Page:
This September I took a 2 night (3 day) break to Vilnius, the capital of Lithuania. If you saw my post a couple of months ago about this break you will remember that I booked this to achieve one of my bucket list entries of taking my husband on a holiday he wanted to go on.
We were incredibly flexible with when we could go to keep this holiday as cheap as possible as we already had another trip away booked for November. This meant that we chose flights from Luton, not our nearest airport (second nearest) on a Thursday at 5:45pm which got us to Vilnius for 10:30pm local time (Lithuania is 2 hours ahead of the UK). This meant that the first day of our trip was pretty much for travel as we went straight to our hotel, which we reached by taxi. As it was late and dark we decided it would be best to grab a taxi from directly outside the airport and the trip to the Grata Hotel only cost 15 euros.
The Grata Hotel although located on the outskirts of the main town was still located in a good position. The hotel was incredibly cheap and clean, a buffet breakfast was included and there was a mini bar in the room. The only downside (unless you are me) was that the room was classed as Twin or Double, you couldn’t select which. We got a Twin which suited me just fine!
Now you have your flights and your hotel sorted here’s the perfect 2 day itinerary.
We didn’t really have any set plan for what we were going to do and see during our two days, so just started to walk towards the old town of Vilnius. It was still quite early and we noticed that a lot of shops don’t actually open until 11am so it was nice and quiet.
We finally stumbled across Vilnius Cathedral and the Belfry tower, you can not miss these bright white buildings surrounded by vast open space. Against the beautiful blue skies they made a perfect photo opportunity. We have visited a lot of Cathedrals in our time but not so many bell towers so decided to go into the Belfry. This cost 4 euros per adult (students could get a discount). This turned out to be one of my favourite places of the entire trip as you started to climb some standard stone stairs into the bell tower and read about its history (thankfully in very good english). We reached a glass door which at first looked like it was the end of our access to the bell tower but we were wrong, as we went through that door we continued our journey up several sets of hand made steep ricketty wooden ladders to be surrounded by wooden beams and the bells of the tower.
The views from the top of the Belfry were our first taste of what Vilnius could look like from height and it didn’t disappoint, they had even handily removed some of the safety barriers from the windows so you could get the perfect photo.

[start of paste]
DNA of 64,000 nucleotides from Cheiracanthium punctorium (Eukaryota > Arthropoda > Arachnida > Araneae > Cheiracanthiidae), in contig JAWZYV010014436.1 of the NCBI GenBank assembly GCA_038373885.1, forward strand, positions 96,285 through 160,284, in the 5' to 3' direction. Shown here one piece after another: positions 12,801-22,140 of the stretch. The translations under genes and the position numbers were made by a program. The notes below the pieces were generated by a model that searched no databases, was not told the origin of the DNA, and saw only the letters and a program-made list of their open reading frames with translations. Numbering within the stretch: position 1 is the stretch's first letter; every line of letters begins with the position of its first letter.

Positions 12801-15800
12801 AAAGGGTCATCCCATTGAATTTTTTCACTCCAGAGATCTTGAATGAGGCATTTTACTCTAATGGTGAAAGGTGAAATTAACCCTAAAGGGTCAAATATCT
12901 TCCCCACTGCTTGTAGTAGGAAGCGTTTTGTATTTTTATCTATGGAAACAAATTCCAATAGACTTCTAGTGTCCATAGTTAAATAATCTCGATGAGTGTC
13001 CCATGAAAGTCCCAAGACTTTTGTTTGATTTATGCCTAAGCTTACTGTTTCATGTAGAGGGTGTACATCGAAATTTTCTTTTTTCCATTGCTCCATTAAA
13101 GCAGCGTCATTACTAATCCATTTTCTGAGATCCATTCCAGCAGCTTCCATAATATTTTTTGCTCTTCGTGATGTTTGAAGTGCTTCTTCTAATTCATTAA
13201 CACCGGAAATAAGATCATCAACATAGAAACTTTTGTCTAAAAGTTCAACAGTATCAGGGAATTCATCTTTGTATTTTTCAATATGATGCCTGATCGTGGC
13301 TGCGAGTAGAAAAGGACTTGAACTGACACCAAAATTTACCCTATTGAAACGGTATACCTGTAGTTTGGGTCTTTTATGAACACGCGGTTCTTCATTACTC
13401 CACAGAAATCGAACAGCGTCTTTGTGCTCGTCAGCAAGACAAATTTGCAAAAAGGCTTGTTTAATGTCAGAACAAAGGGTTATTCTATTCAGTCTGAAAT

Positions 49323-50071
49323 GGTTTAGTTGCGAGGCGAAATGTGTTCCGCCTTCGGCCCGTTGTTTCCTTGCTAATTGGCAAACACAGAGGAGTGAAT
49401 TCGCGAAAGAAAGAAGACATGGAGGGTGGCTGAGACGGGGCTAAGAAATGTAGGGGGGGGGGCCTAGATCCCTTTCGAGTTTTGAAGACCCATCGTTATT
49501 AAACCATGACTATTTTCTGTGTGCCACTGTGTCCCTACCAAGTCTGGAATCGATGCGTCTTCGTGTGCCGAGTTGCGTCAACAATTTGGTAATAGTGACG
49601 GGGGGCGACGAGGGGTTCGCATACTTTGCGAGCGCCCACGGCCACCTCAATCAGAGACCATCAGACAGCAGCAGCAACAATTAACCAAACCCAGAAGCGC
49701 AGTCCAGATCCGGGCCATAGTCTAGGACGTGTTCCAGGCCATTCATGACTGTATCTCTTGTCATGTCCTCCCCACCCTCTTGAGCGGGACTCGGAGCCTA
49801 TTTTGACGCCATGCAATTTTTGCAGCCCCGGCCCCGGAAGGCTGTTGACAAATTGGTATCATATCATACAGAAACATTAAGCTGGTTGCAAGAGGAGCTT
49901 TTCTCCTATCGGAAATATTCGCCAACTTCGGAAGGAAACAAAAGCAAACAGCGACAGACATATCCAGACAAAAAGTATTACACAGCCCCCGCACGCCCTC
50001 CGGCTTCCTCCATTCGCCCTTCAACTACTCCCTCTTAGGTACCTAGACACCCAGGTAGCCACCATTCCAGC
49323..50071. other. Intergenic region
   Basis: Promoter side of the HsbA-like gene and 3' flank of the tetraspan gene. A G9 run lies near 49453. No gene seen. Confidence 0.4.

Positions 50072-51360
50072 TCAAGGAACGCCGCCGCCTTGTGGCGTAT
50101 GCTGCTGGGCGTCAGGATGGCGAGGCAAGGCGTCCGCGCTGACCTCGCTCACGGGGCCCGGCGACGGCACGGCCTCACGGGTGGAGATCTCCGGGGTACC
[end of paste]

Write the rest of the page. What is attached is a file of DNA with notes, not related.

Directly behind the Cathedral was the Palace of the Grand Dukes of Lithuania, the entrance of which was down some stairs. It cost 5 euros to get in and it was worth the money as we were here for over an hour. The first part of this museum is what remains of the original palace, which was incredibly well preserved. There were also plenty of information in english and the archaeological finds recovered during the excavations were also well displayed. Although I am an archaeologist I have never really studied this part of the world so it was interesting to learn something new.
As you head up to the third floor there are a few reconstructed rooms of the current palace, these felt fairly new and weren’t as informative as the previous displays. There is a viewing room at the top of the palace, I recommend saving your legs as the view is not that great compared to the others we were due to see.
It was time to head to Gediminas Tower, the walk there took us past the National Museum and the stunning River Neris. The walk up to the tower is a steep cobbled path, I wouldn’t have liked to walk it in the wet! It was worth the walk though, the views from here of the city were stunning and the tower itself stood out in the landscape. Some of the surrounding parts of the 15th century castle were undergoing work, with some parts of the grounds being excavated by archaeologists whilst we were there! I reckon this tower would be worth paying to go inside if you have the time.
Gediminas Tower is not the highest view point of the city and as it was such a nice day we decided to visit the Three Crosses. The walk took us down a little path by the river and through the trees before a very steep climb up some wooden steps, which i must admit felt like it was never going to stop.